Social Media and Sports: Natural Teammates

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MLB Photos via Getty Images

American League All-Star Chris Perez of the Cleveland Indians tweets during the State Farm Home Run Derby at Chase Field on Monday, July 11, 2011 in Phoenix, Arizona.

Social media and sports are natural teammates. Enthusiastic fans are eager for updates on their favorite teams and the opportunity to rant about what went wrong in the playoffs or why their coach should be fired. On the flip side, modern franchises love nothing better – except perhaps winning — than extending their brand into potentially profitable new areas. From Facebook and Twitter to websites and mobile apps, social media satisfies both sides.

Analysts at Nielsen Media Research reckonfour out of five active web users visit social networks, eating up nearly 25 percent of Americans’ online time. Meanwhile, at least one in four also regularly head for sports sites. So not surprisingly, teams, supporters and web-savvy companies are increasingly visible online.

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NFL teams still get a big chunk of their revenues from more traditional media – the latest broadcasting deal saw upwards of $4 billion dished out between the teams, although digital streaming is now a part of this. But social media also plays a key role in the branding that facilitates such big dollar deals. U.S. teams now widely utilize Facebook and Twitter, and fans are flocking to their sites. It’s no coincidence that the Dallas Cowboys, which Forbes ranks as the most valuable NFL franchise, also has the most Facebook followers, at nearly 3.6 million. The NFL itself ended 2011 with more than 4 million fans on the site — a 474% increase on the previous year, Mashable notesin its article “How the NFL Is Dominating Social Media.”

Jeff Berman, General Manager of NFL Digital, told the site he was pursuing an ambitious outreach strategy online. “We’re rebuilding the fan base and the avidity of the fan base — if non-fans get engaged, casual fans get more involved and avid fans become super avid fans — then we’re doing our jobs. And social can help enormously with that,” he said.

The loudmouth New York Jets seem particularly well suited to social media. Nielsen found last year that Gang Green grabbed an 11.9% share of all NFL-related social-media activity, the best among the league’s teams. Not surprisingly, the league and its teams are flooding their respective sites and pages with contentto attract – and keep — these fresh eyeballs. The New Orleans Saints, with an outsized Facebook following of more than 2.3 million, given their small-market team status, post on their page as many as 12 times a day. Meanwhile 2012 Super Bowl attendees, the New England Patriots, run a recurring “Ask A Pat” wall feature for their 2.8 million site fans in which a different player responds to fans’ questions in a video.

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Baseball is also (belatedly) getting in on the action. For a long time, the MLB was thought to have the worst social media strategy in sports – rigidly banning any highlights appearing on YouTube. But things may be starting to change. During the 2011 season, it ran an innovative online feature called The Fan Cave. This consisted of two guys watching all of the season’s 2,429 regular-season games and the playoffs and recording their reactions on social media. A simple set-up perhaps, but the resulting statistics were impressive: the MLB proudly announced 100 million page impressions, a big jump in Facebook and Twitter fans and the enviable average audience age of 30. The Cave is reportedly back for the 2012 season.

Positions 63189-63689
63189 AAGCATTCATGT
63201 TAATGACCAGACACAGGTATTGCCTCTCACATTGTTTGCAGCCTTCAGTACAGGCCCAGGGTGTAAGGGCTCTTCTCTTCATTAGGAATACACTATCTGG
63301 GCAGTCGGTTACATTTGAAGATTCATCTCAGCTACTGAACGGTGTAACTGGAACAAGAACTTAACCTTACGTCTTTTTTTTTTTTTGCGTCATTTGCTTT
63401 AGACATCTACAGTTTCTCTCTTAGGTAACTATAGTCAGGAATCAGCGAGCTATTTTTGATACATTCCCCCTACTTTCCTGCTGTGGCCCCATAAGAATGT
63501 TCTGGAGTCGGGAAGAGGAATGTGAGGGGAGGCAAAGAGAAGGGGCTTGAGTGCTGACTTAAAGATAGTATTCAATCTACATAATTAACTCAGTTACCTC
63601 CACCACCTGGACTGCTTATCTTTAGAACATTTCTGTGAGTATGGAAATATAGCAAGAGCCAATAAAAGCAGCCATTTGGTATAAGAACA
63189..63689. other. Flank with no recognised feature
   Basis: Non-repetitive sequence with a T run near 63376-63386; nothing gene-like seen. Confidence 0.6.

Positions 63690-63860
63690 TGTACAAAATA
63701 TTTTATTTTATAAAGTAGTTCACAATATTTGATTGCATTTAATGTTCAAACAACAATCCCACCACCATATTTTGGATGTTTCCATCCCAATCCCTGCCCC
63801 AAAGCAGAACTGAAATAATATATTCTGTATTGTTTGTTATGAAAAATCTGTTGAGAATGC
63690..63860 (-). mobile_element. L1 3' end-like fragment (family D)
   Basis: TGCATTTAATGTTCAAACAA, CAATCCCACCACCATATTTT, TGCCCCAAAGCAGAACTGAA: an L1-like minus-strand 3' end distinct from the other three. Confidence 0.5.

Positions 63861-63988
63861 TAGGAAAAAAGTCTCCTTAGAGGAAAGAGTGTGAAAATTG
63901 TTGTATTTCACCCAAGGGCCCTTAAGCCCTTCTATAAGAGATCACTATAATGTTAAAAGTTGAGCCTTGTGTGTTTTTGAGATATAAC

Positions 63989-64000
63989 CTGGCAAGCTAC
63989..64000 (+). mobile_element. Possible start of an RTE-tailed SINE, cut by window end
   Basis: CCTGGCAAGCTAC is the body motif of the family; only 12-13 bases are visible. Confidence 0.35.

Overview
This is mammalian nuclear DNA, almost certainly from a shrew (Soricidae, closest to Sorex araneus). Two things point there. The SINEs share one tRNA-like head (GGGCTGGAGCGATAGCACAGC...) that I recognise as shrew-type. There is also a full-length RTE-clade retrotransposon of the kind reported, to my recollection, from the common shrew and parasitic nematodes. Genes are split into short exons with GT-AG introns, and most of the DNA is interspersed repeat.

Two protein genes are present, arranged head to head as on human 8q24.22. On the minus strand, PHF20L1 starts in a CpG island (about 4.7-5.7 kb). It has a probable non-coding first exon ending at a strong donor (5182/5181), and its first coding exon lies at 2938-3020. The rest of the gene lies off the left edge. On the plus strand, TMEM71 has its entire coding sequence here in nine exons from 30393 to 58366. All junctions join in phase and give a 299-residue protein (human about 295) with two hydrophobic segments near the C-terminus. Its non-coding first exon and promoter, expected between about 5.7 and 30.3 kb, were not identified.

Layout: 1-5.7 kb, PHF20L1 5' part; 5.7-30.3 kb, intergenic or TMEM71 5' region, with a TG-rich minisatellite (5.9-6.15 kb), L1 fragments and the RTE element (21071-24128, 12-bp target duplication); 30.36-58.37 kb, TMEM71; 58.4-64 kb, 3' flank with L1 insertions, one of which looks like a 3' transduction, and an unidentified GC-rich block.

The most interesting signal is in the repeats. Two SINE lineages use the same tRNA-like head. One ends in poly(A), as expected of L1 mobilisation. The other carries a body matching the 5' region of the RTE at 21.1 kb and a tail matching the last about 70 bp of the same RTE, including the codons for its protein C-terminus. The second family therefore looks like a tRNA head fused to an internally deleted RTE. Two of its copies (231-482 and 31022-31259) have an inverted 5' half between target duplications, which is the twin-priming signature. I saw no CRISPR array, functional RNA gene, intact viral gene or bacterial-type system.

Meanwhile, clubs are making big plays of their own. The New York Yankees, which Forbes said last year surpassed English soccer team Manchester United for the title of sports’ most valuable brand with an estimated marketing worth of $340 million, are becoming as aggressive online as they are on the field. With more than 500,000 Twitter followers, nearly 5 million Facebook fans and a web site arguably as good as any in professional sports, they look well placed to capitalize on their popularity.

It’s not just franchises and associations fighting for traffic; start-up sites are competing for hits, too. Across the pond in England, where Manchester United remains the most profitable sports team in the world with a market value of $1.86 billion, according to Forbes, online innovators are capitalizing on the country’s obsession with soccer.

A new site — — and its accompanying mobile app launched late last year as a “Facebook for football.” It caters to crowd-sourced content, such as upload pictures and videos,  allowing users to follow friends and comment live on games, as well as providing match updates for every club in every major league worldwide. With sports fans’ seemingly insatiable appetite for social media, it’s unlikely to be the last launch of its kind.

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